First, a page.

1 Answer | Add Yours
Act I, scene i of William Shakespeare's Macbeth could be defined as one of the most intense of the entire play. This scene sets the mood of the play as a whole. The opening image of the witches chanting during an intense thunderstorm show the play to be one which will be filled with dark imagery, supernatural elements, and evil (given the stereotypical thoughts about witches).
Given that the scene sets the mood for the rest of the play, the scene is very important. Without this scene, the play would look more like one of Shakespeare's history plays (like Julius Caesar and Henry V) given the second scene of act one shows a battlefield and dialogue consists of talk of battle and valor.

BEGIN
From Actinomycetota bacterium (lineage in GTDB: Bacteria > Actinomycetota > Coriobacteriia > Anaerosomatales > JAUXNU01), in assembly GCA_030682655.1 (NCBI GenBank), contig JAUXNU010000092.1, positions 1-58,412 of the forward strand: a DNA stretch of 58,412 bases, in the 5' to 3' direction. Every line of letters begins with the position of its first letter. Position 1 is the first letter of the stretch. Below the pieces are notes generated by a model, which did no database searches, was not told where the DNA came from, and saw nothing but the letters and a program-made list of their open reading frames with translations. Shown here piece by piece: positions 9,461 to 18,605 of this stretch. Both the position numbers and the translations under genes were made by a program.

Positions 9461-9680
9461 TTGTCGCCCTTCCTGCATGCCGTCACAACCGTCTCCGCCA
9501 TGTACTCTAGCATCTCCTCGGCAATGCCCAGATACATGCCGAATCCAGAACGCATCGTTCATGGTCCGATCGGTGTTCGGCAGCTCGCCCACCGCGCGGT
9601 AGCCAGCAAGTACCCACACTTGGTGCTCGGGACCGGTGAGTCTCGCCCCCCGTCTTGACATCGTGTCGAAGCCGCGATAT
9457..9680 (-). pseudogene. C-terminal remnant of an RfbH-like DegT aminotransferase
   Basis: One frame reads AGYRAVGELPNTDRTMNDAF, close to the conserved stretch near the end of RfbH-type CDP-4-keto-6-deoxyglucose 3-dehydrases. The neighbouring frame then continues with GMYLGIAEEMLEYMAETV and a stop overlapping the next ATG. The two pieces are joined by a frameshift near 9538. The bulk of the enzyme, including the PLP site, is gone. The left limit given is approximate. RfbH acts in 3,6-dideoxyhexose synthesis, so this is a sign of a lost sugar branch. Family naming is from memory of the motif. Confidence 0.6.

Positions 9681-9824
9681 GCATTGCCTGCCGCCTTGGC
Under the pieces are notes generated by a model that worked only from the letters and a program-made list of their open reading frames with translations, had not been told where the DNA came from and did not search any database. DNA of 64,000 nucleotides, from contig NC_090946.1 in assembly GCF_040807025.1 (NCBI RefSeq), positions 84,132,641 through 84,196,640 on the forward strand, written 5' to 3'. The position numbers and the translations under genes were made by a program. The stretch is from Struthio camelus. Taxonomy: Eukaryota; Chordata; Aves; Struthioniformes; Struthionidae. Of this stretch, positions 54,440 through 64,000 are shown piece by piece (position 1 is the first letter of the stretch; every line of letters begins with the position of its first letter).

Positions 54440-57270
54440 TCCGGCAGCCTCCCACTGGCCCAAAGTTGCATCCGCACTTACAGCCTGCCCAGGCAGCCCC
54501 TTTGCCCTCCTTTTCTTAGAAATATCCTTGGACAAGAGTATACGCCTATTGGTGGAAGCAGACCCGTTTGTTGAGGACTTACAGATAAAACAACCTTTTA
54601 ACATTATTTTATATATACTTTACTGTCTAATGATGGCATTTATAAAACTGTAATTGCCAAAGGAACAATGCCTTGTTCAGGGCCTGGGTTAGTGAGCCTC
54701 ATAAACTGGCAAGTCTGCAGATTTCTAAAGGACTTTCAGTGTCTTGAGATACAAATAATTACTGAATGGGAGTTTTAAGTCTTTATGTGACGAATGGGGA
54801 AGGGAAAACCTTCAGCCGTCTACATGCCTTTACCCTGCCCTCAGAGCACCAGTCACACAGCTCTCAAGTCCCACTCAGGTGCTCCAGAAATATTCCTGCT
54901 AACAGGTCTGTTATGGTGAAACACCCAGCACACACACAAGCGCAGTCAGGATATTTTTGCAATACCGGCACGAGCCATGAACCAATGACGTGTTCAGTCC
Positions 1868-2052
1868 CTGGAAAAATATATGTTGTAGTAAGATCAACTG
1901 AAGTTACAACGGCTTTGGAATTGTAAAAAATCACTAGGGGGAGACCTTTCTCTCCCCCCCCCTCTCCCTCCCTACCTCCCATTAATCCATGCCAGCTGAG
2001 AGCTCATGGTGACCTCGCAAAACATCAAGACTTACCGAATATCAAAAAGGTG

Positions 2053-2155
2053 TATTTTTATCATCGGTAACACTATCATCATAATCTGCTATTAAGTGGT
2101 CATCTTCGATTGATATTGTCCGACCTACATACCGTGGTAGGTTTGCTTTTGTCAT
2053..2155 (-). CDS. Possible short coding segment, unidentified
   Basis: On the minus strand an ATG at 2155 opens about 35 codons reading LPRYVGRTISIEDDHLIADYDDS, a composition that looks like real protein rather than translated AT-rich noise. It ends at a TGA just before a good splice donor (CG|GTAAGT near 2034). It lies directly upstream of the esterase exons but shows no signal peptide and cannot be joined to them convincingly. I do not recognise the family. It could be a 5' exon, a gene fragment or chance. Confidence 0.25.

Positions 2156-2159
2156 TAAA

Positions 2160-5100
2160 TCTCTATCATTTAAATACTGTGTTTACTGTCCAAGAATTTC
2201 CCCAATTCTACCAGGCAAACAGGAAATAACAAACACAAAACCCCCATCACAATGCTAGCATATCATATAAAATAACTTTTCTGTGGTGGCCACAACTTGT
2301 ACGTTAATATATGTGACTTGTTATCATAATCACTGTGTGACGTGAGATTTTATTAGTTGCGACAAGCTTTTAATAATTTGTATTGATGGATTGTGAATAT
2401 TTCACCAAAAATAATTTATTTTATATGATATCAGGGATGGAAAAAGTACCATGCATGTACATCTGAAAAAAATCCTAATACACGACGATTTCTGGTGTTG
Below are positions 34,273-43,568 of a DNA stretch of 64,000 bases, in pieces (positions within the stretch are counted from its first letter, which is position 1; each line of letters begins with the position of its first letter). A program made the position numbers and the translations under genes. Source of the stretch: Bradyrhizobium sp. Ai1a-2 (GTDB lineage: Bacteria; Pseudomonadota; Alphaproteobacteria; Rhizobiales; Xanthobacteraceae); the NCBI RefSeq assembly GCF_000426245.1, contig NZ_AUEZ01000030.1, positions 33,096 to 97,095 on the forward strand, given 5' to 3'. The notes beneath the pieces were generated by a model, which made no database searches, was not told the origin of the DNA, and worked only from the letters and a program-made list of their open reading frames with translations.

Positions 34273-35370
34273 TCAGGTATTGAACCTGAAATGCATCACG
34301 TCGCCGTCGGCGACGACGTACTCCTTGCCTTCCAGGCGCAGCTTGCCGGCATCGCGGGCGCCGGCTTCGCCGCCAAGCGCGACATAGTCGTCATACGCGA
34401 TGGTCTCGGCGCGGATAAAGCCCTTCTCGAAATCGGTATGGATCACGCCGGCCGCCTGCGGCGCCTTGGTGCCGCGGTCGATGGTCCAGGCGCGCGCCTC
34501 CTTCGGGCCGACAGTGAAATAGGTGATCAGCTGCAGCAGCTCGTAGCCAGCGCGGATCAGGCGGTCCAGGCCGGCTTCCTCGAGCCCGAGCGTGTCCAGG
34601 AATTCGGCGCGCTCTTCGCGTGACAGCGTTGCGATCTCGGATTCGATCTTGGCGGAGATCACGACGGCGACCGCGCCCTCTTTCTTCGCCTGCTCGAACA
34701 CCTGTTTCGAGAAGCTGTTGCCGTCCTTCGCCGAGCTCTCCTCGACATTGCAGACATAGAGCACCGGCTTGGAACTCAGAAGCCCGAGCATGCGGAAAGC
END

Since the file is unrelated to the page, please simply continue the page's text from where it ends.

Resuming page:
Although murder and plotting extends throughout the play, it is the initial scene which puts all other action into context. It is the witches quote, "Foul is fair, and fair is foul," which sets the paradoxical nature of the play in motion. Readers and viewers are cued into the fact that nothing will be as it seems throughout the play.
We’ve answered 319,864 questions. We can answer yours, too.Ask a question